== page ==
Notice that the root of all these philosophical qualms is the assumption that only physical quantities exist. If physical quantities arise from personal observation and they are all there is, then solipsism is indeed implied. If physical quantities are grounded in information and they are all there is, then information indeed lacks a substrate. If physical quantities are relative and they are all there is, then there are indeed no absolutes to ground their meaning. I shall return to this insight shortly.
For now, however, it would seem that biting the bullet of plain quantum theory, without decorating it with imagined bells and whistles, forces us into unresolvable philosophical qualms. Yet, this conclusion is false. To see how we can get out of this quagmire we need only to be rigorous about the epistemic scope of physics.
Stanford physicist Andrei Linde, of cosmic inflation fame, provided an important clue when he observed that “our knowledge of the world begins not with matter but with perceptions.... Later we find out that our perceptions obey some laws, which can be most conveniently formulated if we assume that there is some underlying reality beyond our perceptions.... This assumption is almost as natural (and maybe as false) as our previous assumption that space is only a mathematical tool for the description of matter.” Hence, in the absence of an absolute, observer-independent substrate, the physical world of RQM can only be the contents of perception. There is nothing else for it to be.
Now recall that the philosophical qualms of RQM rest on the assumption that only physical quantities—that is, contents of perception—exist. However—and here is the key point—next to the contents of perception there are, of course, also non-perceptual mental categories such as thoughts. Many physicists posit that thoughts should be explainable in terms of physical quantities and, as such, become part of the physical world by reduction. But this is a philosophical assumption that does not change the scientific fact that quantum mechanics does not predict thoughts; it only predicts the unfolding of perception, even when what is predicted—and later perceived—is the output of instrumentation.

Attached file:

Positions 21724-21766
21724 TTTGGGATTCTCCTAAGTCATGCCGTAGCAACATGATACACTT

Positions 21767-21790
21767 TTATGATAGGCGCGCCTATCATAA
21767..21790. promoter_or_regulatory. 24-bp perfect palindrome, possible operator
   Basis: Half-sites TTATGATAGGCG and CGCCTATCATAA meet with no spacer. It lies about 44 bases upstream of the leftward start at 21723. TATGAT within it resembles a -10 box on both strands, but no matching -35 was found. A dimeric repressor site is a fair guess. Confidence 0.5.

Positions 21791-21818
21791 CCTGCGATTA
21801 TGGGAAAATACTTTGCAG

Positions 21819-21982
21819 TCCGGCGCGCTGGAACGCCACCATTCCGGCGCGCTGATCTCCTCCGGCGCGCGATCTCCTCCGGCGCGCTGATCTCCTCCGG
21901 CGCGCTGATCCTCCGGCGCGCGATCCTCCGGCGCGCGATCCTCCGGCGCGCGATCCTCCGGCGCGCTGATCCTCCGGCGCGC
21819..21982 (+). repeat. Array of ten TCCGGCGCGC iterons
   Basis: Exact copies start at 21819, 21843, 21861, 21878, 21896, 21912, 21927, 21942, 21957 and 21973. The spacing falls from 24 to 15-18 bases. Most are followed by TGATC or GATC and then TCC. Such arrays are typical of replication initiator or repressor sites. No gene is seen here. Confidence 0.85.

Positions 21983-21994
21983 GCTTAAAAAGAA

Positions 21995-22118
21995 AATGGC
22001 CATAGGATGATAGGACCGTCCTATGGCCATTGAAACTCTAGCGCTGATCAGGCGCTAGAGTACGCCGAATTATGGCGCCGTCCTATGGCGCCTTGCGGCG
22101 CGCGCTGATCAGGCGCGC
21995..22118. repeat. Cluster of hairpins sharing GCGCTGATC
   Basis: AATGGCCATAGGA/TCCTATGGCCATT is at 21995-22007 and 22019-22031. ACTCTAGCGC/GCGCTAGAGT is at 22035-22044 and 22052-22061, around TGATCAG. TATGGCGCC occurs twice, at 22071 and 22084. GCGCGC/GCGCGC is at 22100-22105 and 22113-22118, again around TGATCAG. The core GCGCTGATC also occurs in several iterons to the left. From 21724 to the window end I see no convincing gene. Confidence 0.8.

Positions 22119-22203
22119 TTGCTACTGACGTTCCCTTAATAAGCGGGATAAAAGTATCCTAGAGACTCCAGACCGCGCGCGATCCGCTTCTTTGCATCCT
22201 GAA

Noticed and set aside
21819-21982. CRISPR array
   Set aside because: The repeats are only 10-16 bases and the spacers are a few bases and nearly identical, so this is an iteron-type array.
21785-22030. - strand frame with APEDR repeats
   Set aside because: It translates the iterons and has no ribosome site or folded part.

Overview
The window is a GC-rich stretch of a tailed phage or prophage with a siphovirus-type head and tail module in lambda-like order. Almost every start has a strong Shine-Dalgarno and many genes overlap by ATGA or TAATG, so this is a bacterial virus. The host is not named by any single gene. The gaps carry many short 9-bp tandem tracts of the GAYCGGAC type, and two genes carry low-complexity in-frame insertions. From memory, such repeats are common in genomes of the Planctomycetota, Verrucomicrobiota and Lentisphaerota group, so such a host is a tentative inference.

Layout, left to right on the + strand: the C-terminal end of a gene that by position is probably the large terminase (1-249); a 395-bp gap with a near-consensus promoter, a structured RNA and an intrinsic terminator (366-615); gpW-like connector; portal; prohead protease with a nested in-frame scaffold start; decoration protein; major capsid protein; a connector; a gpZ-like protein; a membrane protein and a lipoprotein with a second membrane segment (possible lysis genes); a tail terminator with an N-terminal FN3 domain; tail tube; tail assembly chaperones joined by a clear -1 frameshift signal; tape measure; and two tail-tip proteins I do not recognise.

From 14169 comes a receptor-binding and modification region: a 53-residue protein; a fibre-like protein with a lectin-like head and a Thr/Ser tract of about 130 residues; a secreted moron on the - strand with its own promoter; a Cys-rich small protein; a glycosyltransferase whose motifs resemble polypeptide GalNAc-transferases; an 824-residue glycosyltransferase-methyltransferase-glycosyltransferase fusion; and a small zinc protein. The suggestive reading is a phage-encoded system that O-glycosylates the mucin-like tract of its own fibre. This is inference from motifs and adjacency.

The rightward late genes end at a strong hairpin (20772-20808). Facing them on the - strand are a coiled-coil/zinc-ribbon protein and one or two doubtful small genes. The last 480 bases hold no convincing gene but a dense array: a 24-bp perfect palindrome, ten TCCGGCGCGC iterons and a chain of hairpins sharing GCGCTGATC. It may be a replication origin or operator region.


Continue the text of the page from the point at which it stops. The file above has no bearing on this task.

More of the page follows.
So the possibility that presents itself to us is that thoughts are the absolutes that ground the meaning of the relative physical quantities of RQM. In other words, all physical quantities on the screen of perception may arise as relationships between thoughts. Moreover, since both thoughts and perceptions are mental in essence, this line of reasoning points to mind as the primary substrate of nature, the discernible states of which constitute information.
The hypothesis here, which I have elaborated upon in detail elsewhere, is that thought—whose characteristic ambiguities may in fact be what quantum superposition states ultimately represent—underlies all nature and isn’t restricted to living organisms. The physical world of an observing organism may arise from an interaction—an interference pattern—between the organism’s thoughts and the thoughts underlying the inanimate universe that surrounds it. Although each organism—in accordance with RQM—may indeed inhabit its own private world of perceptions, all organisms may be surrounded by a common environment of thoughts, which avoids solipsism at least in spirit.
Conn Henry’s courageous assertion that “the Universe is entirely mental” isn’t only a seeming implication of recent experimental observations, it may also point the way to an elegant philosophical underpinning for what is perhaps the most rigorous and parsimonious interpretation of quantum mechanics. Mind, it seems, may offer a path out of the quantum quagmire in more ways than one.
Note: This essay is based on the paper “Making Sense of the Mental Universe,” published in Philosophy and Cosmology, Vol. 19, pages 33-49.